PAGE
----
Greater efforts must go into reducing GP workload in order to keep existing family doctors working in the profession, says the Royal College of General Practitioners (RCGP) as its latest survey shines a light on the intense pressures in everyday general practice, and how this is impacting on GPs’ career plans | RCGP
The survey of 1,094 GPs in England found:
- 31 percent of GPs said they are unlikely to be working in general practice in five years with stress and retirement cited as the main reasons for this.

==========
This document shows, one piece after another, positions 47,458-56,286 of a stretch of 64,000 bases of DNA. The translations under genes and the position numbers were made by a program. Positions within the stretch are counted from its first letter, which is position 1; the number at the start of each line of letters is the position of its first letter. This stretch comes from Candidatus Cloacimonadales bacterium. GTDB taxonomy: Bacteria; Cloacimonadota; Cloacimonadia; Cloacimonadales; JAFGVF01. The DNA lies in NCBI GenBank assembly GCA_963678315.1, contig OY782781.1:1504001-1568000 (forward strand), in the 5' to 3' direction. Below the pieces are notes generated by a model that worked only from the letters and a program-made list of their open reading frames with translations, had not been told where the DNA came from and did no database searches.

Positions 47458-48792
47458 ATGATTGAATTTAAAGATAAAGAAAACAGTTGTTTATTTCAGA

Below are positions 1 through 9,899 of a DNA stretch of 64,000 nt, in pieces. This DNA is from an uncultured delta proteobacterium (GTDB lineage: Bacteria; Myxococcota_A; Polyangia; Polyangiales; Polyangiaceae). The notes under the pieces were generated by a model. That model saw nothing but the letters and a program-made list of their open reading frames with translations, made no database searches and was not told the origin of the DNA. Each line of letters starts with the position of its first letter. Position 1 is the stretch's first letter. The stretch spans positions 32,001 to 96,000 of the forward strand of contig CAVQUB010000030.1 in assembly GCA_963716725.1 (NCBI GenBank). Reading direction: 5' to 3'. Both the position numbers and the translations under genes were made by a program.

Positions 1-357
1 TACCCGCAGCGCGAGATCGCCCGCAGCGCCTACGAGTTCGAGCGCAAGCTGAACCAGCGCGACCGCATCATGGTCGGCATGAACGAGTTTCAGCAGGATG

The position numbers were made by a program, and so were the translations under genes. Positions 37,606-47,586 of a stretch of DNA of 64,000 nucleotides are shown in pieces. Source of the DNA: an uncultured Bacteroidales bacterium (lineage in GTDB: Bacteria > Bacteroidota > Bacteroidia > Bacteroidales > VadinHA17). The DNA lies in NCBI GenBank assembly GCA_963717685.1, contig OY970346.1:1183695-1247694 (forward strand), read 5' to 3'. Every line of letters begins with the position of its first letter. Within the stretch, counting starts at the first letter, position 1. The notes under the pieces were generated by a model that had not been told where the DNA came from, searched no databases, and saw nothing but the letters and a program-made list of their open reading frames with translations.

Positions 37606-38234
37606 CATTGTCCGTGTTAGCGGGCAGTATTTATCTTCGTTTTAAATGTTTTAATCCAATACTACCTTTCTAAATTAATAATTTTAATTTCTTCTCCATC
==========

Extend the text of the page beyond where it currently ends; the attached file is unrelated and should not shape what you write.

- 5 percent of GPs report that their practice is likely to close in the next year. These are not practices that are merging with others.
- 37 percent of GPs said that in the practice where they work, there are GP vacancies that have been open for more than three months.
The College says that a primary factor in GPs leaving the workforce prematurely is excessive workload, which has risen substantially in recent years both in volume and complexity, yet the share of the NHS England budget general practice receives is less than it was a decade ago, and GP numbers are lower than they were three years ago.
Last month the College renewed its long-standing calls for general practice to receive 11% of the overall NHS budget as part of the forthcoming 10-year plan for the NHS.